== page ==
It is no secret that Facebook has been looking to expand from a simple social media platform for many years, from its introduction of Facebook Marketplace, to Facebook Local only a couple of years ago. In fact, as highlighted by Search Engine Watch,Â Facebook currently has 600 million users who visit business pages and approximately 1.5 billion searches are conducted on Facebook per day. It is clear that Facebookâ€™s reach and search capabilities can have a real impact on businesses SEO performance, as well as becoming a search engine within its own right.
Just like Google, Facebook has looked to implement their own algorithm to allow individuals to easily find specific companies or pages on Facebook. Even today searching the term â€œBakeries Near Meâ€ presented the following results on Facebook.
As can be seen from the search results, not only are the bakeries shown in terms of their location, but as shown with two of the results, their average ratings are also provided.
Looking at Facebook Local (below) local businesses are presented on a map to the user. When these businesses are clicked on the user is presented with not only the average reviews of the business, but other information concerning whether any of their friends have â€˜checked inâ€™ there previously. Which, as the team at Marketo noted, Facebook Local allows for those who search for specific services/products to be shown to the best results asÂ recommended and utilized by friends, rather than strangers.
As these examples highlight, Facebook is wasting no time in moving into the search engine market. Therefore it is important for organisations to look at how to optimise their own Facebook pages, including management of reviews (responding to negative & positive reviews), consistent relevant posting (encouraging more interaction and customer conversions), optimisation of business description (as this is usually the meta description used when it appears in SERP), as well as making sure all business information is up to date (eg, opening times, location address etc).
According to Statista, the number ofÂ social media users is expected to rise to 3.09 billion by 2021Â meaning that social media is expected to be used by over 1/3 of the global population. This high reach has provided new opportunities for businesses to interact with potential customers and market their products/services across a range of different channels such as Facebook, Instagram, Twitter, LinkedIn etc. In the past much of this marketing has focused on content creation and ads to get a user to complete a specific CTA, which was usually linked to a specific link on a website. For example, Converse shows off a new pair of shoes on their Instagram page with the link in the bio to the product page. However, today customers want their purchase journey to be more streamlined which has led to developments in the area of social media e-commerce or â€œsocial commerceâ€.
Facebookâ€™s Relationship with Search Engines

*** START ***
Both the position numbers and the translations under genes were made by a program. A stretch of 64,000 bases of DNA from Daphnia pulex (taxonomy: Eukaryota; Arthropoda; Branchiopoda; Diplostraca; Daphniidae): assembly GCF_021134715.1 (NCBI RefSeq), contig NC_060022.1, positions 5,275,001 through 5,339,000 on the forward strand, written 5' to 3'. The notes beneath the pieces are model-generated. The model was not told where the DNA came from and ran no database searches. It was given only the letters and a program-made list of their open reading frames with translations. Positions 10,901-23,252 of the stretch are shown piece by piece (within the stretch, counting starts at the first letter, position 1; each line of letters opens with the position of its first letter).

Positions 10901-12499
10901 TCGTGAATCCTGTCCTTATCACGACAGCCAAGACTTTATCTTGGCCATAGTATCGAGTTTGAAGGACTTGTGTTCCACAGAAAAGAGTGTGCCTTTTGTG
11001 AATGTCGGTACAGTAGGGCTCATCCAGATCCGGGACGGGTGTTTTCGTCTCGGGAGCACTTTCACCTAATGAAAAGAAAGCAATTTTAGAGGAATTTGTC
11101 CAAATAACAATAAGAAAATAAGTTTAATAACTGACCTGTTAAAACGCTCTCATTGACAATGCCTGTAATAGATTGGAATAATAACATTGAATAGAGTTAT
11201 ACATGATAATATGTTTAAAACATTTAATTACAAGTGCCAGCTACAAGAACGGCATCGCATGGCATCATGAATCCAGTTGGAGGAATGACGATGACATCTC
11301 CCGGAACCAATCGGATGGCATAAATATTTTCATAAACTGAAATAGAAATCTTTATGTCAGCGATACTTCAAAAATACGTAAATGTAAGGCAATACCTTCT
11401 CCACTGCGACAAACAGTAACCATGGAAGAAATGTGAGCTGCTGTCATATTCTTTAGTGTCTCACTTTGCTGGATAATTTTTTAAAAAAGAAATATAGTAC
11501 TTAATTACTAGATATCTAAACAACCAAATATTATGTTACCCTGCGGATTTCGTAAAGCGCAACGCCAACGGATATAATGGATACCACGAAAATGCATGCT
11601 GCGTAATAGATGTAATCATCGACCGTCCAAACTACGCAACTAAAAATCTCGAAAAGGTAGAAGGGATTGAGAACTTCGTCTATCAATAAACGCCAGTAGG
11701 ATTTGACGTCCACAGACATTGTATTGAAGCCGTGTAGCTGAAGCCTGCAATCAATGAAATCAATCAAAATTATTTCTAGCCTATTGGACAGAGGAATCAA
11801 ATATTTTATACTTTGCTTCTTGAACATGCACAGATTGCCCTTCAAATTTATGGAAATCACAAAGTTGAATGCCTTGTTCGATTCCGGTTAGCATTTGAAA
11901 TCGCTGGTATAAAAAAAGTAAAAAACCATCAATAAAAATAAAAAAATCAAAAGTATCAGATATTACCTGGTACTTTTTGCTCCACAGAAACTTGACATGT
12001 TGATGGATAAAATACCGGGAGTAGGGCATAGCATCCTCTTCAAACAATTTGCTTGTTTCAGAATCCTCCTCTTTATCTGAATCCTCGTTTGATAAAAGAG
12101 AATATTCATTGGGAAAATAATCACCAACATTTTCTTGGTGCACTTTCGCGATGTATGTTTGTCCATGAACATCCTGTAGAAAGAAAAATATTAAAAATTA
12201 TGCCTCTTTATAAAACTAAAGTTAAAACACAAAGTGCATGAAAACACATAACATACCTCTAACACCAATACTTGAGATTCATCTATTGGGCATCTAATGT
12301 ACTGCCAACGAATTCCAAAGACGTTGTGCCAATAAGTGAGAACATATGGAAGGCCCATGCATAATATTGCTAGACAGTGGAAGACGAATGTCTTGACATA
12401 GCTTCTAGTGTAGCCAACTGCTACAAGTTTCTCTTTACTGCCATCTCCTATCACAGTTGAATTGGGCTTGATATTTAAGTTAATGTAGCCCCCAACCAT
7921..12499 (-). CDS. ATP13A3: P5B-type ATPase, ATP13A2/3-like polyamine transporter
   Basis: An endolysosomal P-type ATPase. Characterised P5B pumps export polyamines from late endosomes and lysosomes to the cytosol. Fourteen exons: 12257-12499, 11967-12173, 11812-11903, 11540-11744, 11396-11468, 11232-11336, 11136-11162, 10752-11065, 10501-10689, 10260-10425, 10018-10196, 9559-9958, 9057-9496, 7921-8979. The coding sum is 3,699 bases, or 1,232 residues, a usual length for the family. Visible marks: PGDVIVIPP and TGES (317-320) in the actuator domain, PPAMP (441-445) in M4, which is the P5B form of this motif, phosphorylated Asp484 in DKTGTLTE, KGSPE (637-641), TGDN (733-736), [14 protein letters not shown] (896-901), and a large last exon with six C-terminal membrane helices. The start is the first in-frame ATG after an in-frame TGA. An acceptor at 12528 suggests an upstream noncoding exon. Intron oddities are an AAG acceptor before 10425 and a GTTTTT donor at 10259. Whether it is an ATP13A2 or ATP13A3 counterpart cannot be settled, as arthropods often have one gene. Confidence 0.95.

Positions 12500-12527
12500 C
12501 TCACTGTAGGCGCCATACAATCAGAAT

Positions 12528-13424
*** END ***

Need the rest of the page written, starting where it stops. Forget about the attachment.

Like all social media, Facebook aids SEO performance of websites by pushing more customer traffic to them. However, many businesses will have noticed that in some cases Google will even index social media pages of businesses, which is why the optimisation previously discussed is becoming increasingly important. On top of this search engines, such asÂ Bing have openly stated they include social media factorsÂ in their overall ranking. While Bing is smaller than Google, it still holds a substantial size of the search market, making it worthwhile for businesses to focus on optimising their social media channels. Finally, although Google has never explicitly stated this to be true, many marketing institutions including marketing guru Neil Patel have noted through their own research that links fromÂ social media pages can play a positive role in SEO performance.
Social media offers both paid and organic traffic to websites, but to achieve an effective return in both these areas businesses need to make sure that their social media pages, such as their Facebook page, are effectively managed. For instance, if a business is posting on their page once per month then it is more than likely there will be a low interaction rate with customers, which will make many of them less likely to undertake certain actions such as convert, leave a review or share content from the business. Whereas if a business is consistently posting, replying to customer comments and sharing relevant information then they are more likely to have higher engagement rate. This tactic generally leads to greater traffic to a businessâ€™s website, as well as more people potentially sharing posts and articles posted by the business (growing external links).
Paid marketing through a platform such as Facebook allows for a business to reach audiences outside those who have â€œlikedâ€ their Facebook page to those who have similar likes or buyer behaviours to their target market. This increased traffic to a specific landing page in turn aids overall SEO performance of the website (increasing credibility) and can also help to turn cold sales leads into loyal customers which can help an organisationâ€™s long-term SEO performance. Therefore it is crucial to make sure all paid marketing campaigns are setup as highly specific and targeted to a particular audience.
SEO and its relationship with social media are complicated. However, it is clear that there are a host of benefits for businesses through the optimisation and effective management of Facebook pages. To find out more about Facebook and itâ€™s link to your websiteâ€™s SEO performance, contactÂ Redline DigitalÂ today.